omakase fish preparation

Sushiya – Glorious Sushi Bar in Tokyo.

Tassos Chouliaras Japan, Tokyo Leave a Comment

How long after you try something amazing, do you forget about it? I’m writing this almost one year after we visited Sushiya in Tokyo, and I still remember the taste, the tenderness, the aroma of the otoro as if I was there, touching it. The same neurons that were firing up in my brain are making me salivate again today.

I also recall us arriving 10 minutes early and being asked to return 10 minutes later. Precision with everything. Then we realised that there simply was no space to wait around while they were preparing things. The entrance is extremely well hidden. There are no walk-in customers, so it doesn’t really matter, but even when you use your phone to get you there, you’re still left wondering if the entrance can really be hidden in that dark, super tiny alley (yes, it is).

We sat down in 2 of 7 seats at the bar. Minimal decoration, very quiet, yet casual and friendly. Chef Takao Ishyama makes you instantly feel at home – and his English is very good. Ishyama has worked in some of the finest sushi places in Tokyo, including Sushi Saito. For the last 5 years he is the head chef at Sushiya Ginza. He starts getting the fish from the wooden boxes that they store underneath the counter and working the rice from a  free-standing bowl off the counter. The atmosphere is quiet but relaxed, and we start enjoying our sushi.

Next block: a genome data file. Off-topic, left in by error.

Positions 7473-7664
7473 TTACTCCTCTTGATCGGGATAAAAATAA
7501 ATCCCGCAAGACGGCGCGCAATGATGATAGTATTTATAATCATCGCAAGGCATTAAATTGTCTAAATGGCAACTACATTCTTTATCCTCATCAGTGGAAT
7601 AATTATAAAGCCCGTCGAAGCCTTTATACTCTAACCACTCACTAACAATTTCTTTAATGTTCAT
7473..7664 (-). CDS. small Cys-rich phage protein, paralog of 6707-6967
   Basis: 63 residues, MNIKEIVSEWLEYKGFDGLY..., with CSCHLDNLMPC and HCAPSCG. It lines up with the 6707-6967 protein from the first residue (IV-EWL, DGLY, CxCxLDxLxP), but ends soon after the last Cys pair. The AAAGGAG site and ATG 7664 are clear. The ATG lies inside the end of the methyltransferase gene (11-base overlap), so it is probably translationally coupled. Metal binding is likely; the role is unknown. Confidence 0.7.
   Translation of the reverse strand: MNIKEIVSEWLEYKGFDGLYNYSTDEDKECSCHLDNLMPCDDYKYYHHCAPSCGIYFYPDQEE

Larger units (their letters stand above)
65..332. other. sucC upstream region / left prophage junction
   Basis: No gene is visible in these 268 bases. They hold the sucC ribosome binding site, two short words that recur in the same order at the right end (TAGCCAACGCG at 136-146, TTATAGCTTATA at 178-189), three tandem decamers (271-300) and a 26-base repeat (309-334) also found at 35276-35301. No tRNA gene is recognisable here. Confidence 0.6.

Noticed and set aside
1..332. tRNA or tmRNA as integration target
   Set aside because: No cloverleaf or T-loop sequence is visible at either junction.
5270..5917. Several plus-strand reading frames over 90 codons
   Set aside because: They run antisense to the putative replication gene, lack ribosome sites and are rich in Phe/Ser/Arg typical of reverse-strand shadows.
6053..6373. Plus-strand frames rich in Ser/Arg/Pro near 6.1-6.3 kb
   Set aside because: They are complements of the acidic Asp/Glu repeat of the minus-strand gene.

Basic math: 17>14>10. (Also, usually: 22≠17)

You can chose 10- or 14-piece sashimi. Or a 17-piece omakase with either sashimi or mixed sashimi/nigiri. We order the giant omakase – by the way, did you know there is a condition called FOMO – Fear Of Missing Out? I think I have that.

The chef starts cutting fish and preparing amazing nigiri pieces. Each nigiri piece was a little joy to watch. Every single piece entailed the exact same movements and that extreme precision. The way that he flicks his wrist and fingers is flamboyant and ceremonial, from balling the rice with his right hand, to shaping it with both hands, then adding the (freshly grated) wasabi and finally brushing the soy sauce on top. He has a particular way of cutting the fish, with deep reverence, especially the fatty tuna. You can see him angling the knife a certain way and then adjust it when he reaches the different layers of fat and flesh. The final step in cutting involves a decisive vertical cut that brings the blade down to the board. I also admire the way he keeps track of seven guests with different orders and two more staff behind the curtains. They bring things in and out with just a few words spoken. Extremely well-orchestrated.

Time for our first bite: Nigiri, flounder and yellowtail (hirame and hamachi). Glorious taste. Moist, complex, deep, light. Right afterwards, one of our favorites for the day, medium fatty tuna (chutoro). More tender than the lean tuna, but not as overwhelming in fatty flavor as the otoro.
hamachi (yellowtail) nigiri

hamachi (yellowtail) nigiri

Then we had otoro – fatty tuna. This was the best piece of sushi I have ever eaten in my life. It’s just something that you must try. In this city, it’s one of the best delicacies you will come across. The combination of the tuna taste with the fat, just makes your taste receptors extremely happy 🙂 We proceeded with lean tuna (akami), from the same fish, but cut from near the back. He had cut this fish after we first sat down and let it marinate in soy sauce about 25 minutes. This is called zuke –  it concentrates the flavor and is a traditional preparation before refrigeration existed (in Edo style sushi). It was slightly salty and very new to me.